What do Graphic Designers and plumbers have in common? Wayne Fearnley shares his design perspectives.
19 June 2018
Degree Show Spotlight Series
As the designer of our BA Graphic Design course’s identity in our Degree Show, you’ll find Wayne Fearnley's work on the hoardings outside our Benzie Building, and surrounding his course mates’ work. He shares the approach to design behind his work.
Wayne is part of our Degree Show Spotlight Series that showcases the work of some of the talented exhibiting students. Want to find out about our design students? Read the profile of BA (Hons) Graphic Design student Nick Stone.
Lately, my practice has taken on many forms, from identity, experimental typography, publication design and exhibition curation. I try to keep my practice as broad as possible to take any problems I’m faced with.
I believe it’s important for a great graphic designer to be fluid in their work. To not be pinned down by style or defined by one particular area, I try to eliminate as many limitations as possible. In a climate where so many different channels of communication are emerging, much more is expected of designers, so by being flexible you can always remain relevant.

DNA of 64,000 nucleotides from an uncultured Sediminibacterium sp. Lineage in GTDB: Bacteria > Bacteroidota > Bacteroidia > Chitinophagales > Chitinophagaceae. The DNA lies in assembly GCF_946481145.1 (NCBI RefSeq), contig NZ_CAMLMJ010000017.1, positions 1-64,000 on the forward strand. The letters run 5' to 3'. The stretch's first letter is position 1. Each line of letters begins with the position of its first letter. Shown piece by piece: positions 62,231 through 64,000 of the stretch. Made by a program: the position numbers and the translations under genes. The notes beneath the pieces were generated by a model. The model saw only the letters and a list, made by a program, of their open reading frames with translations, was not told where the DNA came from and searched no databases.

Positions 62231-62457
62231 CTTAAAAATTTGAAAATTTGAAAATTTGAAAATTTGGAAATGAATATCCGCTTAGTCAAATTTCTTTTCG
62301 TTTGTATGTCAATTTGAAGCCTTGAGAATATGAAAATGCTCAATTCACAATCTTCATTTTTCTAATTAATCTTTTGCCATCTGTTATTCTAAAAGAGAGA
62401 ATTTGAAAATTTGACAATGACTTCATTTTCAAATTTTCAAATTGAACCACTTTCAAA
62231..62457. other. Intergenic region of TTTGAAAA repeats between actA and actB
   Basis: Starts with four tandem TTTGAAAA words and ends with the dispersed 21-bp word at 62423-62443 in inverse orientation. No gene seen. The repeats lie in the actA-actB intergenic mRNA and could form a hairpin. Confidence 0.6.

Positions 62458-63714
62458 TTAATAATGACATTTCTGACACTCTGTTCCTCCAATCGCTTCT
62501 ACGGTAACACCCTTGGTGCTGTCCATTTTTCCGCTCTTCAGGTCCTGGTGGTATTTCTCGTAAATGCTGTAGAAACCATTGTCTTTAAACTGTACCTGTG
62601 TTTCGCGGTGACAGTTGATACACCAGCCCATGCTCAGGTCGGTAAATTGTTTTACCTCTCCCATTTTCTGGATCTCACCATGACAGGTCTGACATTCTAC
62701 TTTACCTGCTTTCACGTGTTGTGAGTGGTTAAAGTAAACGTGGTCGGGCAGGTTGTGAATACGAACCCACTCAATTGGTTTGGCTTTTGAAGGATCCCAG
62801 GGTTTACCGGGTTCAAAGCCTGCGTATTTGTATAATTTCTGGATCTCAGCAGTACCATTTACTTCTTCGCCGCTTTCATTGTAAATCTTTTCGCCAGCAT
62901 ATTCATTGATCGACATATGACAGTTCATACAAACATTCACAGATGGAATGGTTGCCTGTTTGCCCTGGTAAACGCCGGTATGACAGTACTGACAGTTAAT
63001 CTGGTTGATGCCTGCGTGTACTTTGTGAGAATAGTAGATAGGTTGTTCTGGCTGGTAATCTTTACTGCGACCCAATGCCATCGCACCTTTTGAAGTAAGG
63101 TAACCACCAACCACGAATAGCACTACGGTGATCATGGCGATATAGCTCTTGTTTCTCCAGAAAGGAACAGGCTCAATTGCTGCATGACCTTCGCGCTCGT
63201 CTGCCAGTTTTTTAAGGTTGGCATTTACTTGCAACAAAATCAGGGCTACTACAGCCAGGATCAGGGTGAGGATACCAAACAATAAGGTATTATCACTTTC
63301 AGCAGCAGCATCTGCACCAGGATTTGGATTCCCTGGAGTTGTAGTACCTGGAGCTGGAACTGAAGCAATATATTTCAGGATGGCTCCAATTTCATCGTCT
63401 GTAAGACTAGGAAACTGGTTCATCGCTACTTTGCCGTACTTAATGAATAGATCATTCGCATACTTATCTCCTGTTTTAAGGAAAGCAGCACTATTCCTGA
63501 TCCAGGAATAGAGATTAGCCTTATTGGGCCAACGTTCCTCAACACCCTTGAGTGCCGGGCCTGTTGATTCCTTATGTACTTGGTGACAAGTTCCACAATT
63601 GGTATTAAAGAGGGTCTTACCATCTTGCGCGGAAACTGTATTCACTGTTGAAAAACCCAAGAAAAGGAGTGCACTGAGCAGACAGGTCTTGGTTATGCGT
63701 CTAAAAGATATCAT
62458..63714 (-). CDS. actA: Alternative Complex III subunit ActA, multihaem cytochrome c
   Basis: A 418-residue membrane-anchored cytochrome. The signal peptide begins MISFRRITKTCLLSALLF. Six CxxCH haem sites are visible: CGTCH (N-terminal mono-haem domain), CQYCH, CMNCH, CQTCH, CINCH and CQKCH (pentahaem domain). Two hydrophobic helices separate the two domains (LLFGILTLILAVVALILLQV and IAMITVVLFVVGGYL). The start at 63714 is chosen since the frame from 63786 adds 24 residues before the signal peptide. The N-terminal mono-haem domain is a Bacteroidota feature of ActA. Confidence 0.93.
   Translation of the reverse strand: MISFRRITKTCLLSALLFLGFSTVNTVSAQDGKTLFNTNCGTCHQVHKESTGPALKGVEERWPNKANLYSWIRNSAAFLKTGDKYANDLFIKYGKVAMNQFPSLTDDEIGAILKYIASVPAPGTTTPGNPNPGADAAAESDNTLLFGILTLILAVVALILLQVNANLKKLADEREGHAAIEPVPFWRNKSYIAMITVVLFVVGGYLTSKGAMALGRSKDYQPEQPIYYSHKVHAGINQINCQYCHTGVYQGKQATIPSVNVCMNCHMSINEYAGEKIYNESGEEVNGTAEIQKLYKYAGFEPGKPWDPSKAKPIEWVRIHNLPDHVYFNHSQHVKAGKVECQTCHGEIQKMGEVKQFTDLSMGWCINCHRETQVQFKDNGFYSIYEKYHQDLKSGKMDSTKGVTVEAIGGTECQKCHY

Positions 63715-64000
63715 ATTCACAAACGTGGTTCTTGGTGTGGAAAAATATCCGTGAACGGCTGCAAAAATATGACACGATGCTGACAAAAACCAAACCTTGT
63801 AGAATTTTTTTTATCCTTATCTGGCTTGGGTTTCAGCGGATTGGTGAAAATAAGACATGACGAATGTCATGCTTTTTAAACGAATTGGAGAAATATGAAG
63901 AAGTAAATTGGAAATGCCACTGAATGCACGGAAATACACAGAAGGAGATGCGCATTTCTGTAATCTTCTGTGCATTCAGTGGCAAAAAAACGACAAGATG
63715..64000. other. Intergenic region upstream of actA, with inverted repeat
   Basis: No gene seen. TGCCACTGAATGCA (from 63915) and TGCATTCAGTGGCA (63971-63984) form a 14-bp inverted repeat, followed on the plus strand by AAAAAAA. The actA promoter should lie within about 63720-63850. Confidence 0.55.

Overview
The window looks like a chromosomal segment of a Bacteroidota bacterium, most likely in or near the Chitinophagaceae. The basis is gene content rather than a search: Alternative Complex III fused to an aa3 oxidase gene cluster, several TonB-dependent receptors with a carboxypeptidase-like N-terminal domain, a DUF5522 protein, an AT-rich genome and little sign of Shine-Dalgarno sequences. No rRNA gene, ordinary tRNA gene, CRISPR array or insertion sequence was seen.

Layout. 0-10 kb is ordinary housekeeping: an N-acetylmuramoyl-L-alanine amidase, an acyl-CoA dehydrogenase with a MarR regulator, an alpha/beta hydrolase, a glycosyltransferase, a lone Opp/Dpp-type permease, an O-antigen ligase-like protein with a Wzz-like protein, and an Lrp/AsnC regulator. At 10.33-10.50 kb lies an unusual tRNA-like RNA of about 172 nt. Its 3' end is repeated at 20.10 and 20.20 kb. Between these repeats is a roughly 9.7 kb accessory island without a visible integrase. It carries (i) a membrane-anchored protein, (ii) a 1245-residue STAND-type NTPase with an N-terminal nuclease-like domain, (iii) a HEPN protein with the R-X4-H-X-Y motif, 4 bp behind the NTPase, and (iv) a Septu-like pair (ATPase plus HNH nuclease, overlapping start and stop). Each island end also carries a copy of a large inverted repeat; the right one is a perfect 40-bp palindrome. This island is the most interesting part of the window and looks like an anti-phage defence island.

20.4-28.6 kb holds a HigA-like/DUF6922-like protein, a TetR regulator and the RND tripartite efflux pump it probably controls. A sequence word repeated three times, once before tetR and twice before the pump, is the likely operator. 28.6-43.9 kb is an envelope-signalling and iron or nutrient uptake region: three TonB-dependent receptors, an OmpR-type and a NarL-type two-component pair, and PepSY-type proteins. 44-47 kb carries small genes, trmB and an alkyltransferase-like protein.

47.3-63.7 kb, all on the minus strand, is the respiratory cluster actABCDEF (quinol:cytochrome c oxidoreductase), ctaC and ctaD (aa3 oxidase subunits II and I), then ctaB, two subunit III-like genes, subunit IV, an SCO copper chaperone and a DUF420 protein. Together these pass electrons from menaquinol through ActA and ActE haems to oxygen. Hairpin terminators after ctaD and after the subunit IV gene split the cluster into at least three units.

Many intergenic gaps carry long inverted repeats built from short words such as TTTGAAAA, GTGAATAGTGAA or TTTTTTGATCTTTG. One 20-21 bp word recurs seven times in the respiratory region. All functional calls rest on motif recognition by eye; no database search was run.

My own practice relies on the problem I’m faced with or the message my client is trying to communicate, and how to most appropriately communicate that message, it’s our job to control and manage perception. Graphic design is a utilitarian profession and quite often I feel that most designers forget this. We should use our knowledge, creativity and expertise to help our clients tell their story, not push our own agenda or design to our own preference.
I once compared being a graphic designer to being a plumber. A plumber must be able to assess the problem quickly. A plumber is intimately familiar with the tools in his/her toolkit and which is the best tool for the job. As comical as this analogy may be, the above should be able to describe a great graphic designer.
I am passionate about design that works and has a sense of clarity, design that works for now or 20 years from now and design that helps the ‘little guy’ look as big as the ‘big guy’. For me, it’s about working on projects I enjoy, making my clients happy and if I can pay my rent, then that’s great.